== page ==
Health-related Behaviors and Odds of COVID-19 Hospitalization in a Military Population

Bryant J. Webber, MD, MPH; Michael A. Lang, MD, MPH; David M. Stuever, PhD, MPH; James D. Escobar, MPH; Victoria F.H. Bylsma, MPH; Gregory G. Wolff, MPH


Prev Chronic Dis. 2021;18(11):e96 

In This Article

Abstract and Introduction


Introduction: Understanding the impact of behaviors on COVID-19 severity can improve health promotion strategies. We investigated the association between health-related behaviors and odds of hospitalization for COVID-19 in a cohort of military personnel.

Methods: This case-controlled study compared all active-duty US Air Force service members hospitalized for COVID-19 between March 5, 2020, and March 10, 2021 (cases), with their geographically matched peers who had COVID-19 and were treated as outpatients (controls). We used logistic regression to compare cases and controls according to self-reported sleep duration, physical activity, dietary factors, binge alcohol consumption, and tobacco use — with and without adjustment for sociodemographic factors, body mass index, physical fitness level, pertinent disease history, and psychological distress — resulting in crude and adjusted odds ratios (ORs) with 95% CIs. The trend between sugar-sweetened beverage (SSB) consumption and hospitalization odds was assessed by using the Cochran-Armitage test.

Results: Ninety-three hospitalized cases were matched to 372 ambulatory controls. Adjusting for baseline characteristics and other health-related behaviors, cases were more likely than controls to report fewer than 7 hours of sleep, compared with 7 to 9 hours (OR = 1.84; 95% CI, 1.07–3.16), and were more likely than controls to consume 3 or more SSBs per week, compared with fewer than 3 SSBs (OR = 1.74; 95% CI, 1.03–2.92). In a dose–response relationship, higher SSB consumption was associated with greater odds of being hospitalized (P value for trend = .02).

Conclusion: Interventions that address short sleep duration and SSB consumption may reduce morbidity from COVID-19 among military service members and potentially in the broader US population.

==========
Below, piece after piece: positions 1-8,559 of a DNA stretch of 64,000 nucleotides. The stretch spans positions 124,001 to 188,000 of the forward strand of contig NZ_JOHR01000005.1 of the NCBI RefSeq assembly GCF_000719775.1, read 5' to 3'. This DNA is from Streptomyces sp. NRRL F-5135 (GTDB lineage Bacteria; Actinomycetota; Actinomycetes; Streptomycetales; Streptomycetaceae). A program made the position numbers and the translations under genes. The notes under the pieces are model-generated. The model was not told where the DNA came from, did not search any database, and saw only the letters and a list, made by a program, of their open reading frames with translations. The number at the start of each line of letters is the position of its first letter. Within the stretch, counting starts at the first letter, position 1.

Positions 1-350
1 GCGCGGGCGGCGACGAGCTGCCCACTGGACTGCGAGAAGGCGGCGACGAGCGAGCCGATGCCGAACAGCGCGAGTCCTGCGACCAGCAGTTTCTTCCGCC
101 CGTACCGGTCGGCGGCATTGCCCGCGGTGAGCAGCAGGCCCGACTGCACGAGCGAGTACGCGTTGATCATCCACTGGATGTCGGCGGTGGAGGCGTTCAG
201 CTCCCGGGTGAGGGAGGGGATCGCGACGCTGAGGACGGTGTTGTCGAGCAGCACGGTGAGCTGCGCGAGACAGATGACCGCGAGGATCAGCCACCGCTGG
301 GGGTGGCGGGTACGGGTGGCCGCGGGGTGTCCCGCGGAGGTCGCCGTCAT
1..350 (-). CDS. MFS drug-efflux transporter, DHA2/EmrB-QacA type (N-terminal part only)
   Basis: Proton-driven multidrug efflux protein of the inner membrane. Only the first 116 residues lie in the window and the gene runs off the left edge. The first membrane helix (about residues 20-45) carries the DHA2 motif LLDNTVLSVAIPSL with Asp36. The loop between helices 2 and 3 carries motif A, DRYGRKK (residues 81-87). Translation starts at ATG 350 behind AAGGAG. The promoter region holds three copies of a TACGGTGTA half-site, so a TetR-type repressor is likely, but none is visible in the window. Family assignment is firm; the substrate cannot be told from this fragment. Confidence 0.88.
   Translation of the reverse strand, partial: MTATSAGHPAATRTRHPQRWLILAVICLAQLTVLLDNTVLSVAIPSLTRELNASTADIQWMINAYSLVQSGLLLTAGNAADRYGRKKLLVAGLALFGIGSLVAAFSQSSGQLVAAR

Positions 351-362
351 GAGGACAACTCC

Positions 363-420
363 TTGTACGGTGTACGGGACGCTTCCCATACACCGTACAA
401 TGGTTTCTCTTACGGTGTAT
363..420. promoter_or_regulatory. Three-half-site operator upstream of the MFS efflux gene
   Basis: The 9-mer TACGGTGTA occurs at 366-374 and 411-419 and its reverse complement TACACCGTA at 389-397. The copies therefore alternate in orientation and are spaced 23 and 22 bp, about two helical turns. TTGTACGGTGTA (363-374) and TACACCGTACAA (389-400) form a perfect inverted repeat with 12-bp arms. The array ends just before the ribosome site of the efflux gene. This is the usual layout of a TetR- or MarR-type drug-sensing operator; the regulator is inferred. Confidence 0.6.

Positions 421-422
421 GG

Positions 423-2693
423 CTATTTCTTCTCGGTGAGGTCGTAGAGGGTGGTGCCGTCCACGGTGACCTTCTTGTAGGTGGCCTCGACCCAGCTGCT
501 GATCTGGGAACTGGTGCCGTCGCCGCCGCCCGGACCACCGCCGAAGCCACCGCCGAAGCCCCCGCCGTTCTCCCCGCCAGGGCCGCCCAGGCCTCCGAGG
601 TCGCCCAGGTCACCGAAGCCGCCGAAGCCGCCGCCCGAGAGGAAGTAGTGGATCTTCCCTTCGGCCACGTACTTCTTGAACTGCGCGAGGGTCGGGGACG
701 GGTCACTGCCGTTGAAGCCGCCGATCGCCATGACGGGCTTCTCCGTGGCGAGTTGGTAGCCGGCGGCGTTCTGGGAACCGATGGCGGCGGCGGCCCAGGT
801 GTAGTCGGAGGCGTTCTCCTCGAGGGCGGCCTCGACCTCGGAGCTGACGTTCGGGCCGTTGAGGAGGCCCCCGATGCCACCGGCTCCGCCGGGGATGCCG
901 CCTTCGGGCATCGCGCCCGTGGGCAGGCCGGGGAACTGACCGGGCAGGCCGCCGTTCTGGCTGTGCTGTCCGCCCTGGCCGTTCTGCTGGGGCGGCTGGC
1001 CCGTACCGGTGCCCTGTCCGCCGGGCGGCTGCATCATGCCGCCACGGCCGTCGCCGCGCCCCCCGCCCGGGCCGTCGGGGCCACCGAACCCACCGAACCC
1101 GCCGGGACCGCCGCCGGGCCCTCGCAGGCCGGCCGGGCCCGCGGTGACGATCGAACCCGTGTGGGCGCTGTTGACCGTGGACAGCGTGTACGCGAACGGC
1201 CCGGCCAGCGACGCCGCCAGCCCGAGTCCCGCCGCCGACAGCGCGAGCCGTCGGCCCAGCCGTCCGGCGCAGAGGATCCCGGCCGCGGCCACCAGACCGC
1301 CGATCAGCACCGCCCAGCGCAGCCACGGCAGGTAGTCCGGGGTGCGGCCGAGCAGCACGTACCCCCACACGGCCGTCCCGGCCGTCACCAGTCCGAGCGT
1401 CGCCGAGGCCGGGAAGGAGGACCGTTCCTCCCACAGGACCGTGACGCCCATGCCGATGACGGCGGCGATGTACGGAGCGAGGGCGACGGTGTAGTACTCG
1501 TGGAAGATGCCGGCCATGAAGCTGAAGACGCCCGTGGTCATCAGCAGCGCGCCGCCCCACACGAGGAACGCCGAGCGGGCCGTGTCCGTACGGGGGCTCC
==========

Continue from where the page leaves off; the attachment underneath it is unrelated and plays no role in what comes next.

Several chronic conditions have been implicated in the development of severe COVID-19 illness, including obesity,[1,2] hypertension,[2] diabetes mellitus,[2] heart failure,[2] malignancy,[3] immunosuppression,[4] and hypovitaminosis D.[5] These conditions are causally or noncausally related to various health-related behaviors, some of which are independently associated with COVID-19 severity. For example, current and former smoking status is associated with disease progression,[6] and physical inactivity increases risk of hospitalization, intensive care unit admission, and mortality.[7,8]

Understanding the relationship between health-related behaviors and COVID-19 severity is important for guiding population-wide preventive strategies. We designed this study to determine whether short or long sleep duration, insufficient aerobic or strength-training activity, unhealthy dietary habits, binge alcohol consumption, tobacco use, and secondhand smoke exposure were associated with COVID-19 hospitalization in a military population. We chose this target population based on the potential national security ramifications of rampant illness, and the study affords a valuable opportunity for investigation due to availability of exposure and outcome data.